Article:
Teen gets lecture on scourge of rural crime
Twobears Bird will face one more year of jail for a string of break-and-enters, auto thefts and high-speed chases
On Tuesday, a clerk at Prince Albert’s provincial courthouse printed out a list of charges Twobears Bird was facing that morning.
It ran seven full pages long. As part of a deal with the Crown, 19-year-old Bird pleaded guilty to a string of rural property crimes and high-speed chases this spring. Judge S. Schiefner sentenced him to six months time served, as well as an additional year in jail.
Crown prosecutor Cynthia Alexander guided Schiefner through Bird’s season of crime, which was centred in the RM of Buckland and the Sturgeon Lake First Nation. In April, the RCMP linked him with a series of break-and-enters and the theft of a Chevy truck and a Wildcat ATV.
The truck and the ATV were eventually recovered, but Bird ended up with warrants for his arrest. On May 13, an RCMP constable spotted him getting into a vehicle by the Sturgeon Lake store. When he confirmed that it was Bird, he opened up the driver’s side door to place him under arrest.
“The accused, at that point, puts the vehicle in drive and drives away,” Alexander explained. “Cst. Link is partially inside the vehicle when the vehicle starts to take off, so Cst. Link spins away from the vehicle to avoid injury.”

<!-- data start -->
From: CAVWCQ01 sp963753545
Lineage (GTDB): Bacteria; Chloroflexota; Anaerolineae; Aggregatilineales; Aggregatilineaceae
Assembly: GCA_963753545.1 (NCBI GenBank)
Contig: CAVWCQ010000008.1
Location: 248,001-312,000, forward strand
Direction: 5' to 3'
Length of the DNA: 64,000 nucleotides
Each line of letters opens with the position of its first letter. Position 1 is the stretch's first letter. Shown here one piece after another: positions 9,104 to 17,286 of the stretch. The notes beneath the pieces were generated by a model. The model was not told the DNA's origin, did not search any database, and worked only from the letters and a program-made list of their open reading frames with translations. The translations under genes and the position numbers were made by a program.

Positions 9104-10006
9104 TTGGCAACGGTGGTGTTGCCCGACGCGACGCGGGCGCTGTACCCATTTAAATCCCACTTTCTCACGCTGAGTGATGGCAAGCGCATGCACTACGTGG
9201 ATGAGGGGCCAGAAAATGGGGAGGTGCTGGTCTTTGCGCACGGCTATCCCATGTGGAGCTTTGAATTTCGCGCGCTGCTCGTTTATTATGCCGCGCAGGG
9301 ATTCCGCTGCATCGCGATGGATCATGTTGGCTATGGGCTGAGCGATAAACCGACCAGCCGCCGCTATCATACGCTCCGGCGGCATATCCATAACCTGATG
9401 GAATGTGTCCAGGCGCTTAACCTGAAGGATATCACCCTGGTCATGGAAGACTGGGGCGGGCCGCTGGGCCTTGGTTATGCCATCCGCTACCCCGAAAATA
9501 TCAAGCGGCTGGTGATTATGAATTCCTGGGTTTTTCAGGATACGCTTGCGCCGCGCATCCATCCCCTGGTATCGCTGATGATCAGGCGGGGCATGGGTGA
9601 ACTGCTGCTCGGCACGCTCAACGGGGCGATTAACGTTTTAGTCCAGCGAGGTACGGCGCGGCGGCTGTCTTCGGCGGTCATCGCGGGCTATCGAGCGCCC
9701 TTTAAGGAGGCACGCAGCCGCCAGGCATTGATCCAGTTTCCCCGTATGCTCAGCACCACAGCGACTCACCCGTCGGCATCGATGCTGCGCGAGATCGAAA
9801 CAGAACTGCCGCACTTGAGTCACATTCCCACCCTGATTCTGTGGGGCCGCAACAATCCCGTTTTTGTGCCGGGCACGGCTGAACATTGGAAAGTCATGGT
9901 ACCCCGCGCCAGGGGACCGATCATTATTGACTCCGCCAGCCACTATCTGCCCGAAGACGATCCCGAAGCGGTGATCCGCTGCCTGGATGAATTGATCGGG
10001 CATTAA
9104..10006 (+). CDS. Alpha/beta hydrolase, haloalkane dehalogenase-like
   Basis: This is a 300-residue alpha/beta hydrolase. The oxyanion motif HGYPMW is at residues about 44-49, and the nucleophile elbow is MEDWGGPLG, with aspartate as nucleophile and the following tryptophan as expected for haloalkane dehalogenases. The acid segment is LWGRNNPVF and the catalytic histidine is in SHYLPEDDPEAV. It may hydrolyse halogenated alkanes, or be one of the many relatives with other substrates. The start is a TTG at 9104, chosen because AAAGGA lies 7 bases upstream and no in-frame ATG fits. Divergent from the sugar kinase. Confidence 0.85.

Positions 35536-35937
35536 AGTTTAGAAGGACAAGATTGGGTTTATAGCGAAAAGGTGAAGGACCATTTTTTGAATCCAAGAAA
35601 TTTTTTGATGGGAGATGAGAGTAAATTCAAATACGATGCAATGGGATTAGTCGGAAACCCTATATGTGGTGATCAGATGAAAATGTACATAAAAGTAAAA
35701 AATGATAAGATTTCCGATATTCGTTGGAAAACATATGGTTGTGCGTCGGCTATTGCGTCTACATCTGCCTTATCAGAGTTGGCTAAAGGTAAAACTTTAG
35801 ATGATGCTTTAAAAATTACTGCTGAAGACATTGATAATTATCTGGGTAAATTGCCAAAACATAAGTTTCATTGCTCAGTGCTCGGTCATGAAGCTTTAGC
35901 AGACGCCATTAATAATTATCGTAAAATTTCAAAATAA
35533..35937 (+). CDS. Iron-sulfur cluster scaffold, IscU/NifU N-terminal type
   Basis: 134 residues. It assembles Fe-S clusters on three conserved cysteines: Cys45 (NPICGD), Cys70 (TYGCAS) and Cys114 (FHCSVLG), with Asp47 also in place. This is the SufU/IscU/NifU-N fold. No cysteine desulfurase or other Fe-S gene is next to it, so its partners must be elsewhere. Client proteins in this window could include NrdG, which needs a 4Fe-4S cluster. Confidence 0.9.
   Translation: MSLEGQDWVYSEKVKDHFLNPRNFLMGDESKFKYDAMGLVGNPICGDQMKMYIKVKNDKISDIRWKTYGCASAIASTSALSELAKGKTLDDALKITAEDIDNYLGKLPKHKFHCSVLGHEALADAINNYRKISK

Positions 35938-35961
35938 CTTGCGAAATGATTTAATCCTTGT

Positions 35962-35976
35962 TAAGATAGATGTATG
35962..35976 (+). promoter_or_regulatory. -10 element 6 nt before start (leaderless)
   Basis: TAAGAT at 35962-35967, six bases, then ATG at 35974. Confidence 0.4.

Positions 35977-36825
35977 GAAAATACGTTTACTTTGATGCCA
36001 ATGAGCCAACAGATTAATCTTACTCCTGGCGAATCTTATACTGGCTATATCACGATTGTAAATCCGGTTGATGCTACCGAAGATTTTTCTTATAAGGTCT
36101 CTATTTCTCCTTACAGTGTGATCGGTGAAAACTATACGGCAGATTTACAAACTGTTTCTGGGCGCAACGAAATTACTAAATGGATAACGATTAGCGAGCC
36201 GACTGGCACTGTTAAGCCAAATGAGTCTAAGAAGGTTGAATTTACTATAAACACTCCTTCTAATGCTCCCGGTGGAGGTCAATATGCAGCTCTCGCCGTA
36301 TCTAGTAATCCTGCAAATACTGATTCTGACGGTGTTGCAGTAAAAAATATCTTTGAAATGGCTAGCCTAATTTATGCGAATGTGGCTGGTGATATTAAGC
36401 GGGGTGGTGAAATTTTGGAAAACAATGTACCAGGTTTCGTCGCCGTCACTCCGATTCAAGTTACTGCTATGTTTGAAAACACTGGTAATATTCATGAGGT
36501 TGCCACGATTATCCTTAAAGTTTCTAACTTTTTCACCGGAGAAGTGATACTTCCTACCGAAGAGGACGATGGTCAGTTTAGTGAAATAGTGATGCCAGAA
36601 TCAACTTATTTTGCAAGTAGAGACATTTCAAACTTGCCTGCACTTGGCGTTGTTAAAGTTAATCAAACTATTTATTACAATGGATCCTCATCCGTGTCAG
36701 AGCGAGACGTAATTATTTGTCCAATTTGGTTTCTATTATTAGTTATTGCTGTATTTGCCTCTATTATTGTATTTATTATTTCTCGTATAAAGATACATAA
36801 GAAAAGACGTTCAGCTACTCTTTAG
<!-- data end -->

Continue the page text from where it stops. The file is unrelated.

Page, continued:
Another RCMP officer tailed Bird as he fled at high speed toward a field. The vehicle was identified as stolen.
Police found Bird again on May 15, in a grey Chevy truck reported stolen from Meadow Lake. That morning, Sturgeon Lake RCMP got a report that Bird was driving impaired and “stunting.”
Alexander said that the officers were concerned about their safety, and called for backup from Prince Albert police. A constable then spotted Bird, who ignored her lights and sirens and drove away.
Police followed Bird over a highway and then down rural grid roads as he drove the truck “carelessly” and “quite hard.” Alexander said he began driving over “uncharted terrain,” bouncing the truck off rocks and crashing through farm gates.
Bird was finally arrested. A breath sample showed that he was driving at about twice the legal limit. He also lacked an appropriate licence.
Alexander had agreed on a joint sentencing submission with Bird’s lawyer, Dale Blenner-Hassett. They asked Judge Schiefner to impose one year over and above the time Bird has already spent in custody, plus nine months probation.
Schiefner then called on the accused to speak for himself.
“I’m sorry for what I did,” Bird said. “I have learned my lesson.”
The judge accepted that as remorse. He said that he was initially considering a harsher sentence, but chose to defer to the joint recommendation. He noted that rural property crimes are “rampant” around Prince Albert, and lectured Bird on the climate of fear he’s helping sustain.
“There are a number of rural farm owners, people who live in the country, who are fearful for their safety and security,” he said. “Think of all the people you affected.
“Know that you are an adult,” he added. “The consequences, the punishment, for this kind of behaviour are very severe.”
As part of Bird’s probation, he will be required to repay hundreds for some of the property he damaged. He will also face a one year driving prohibition.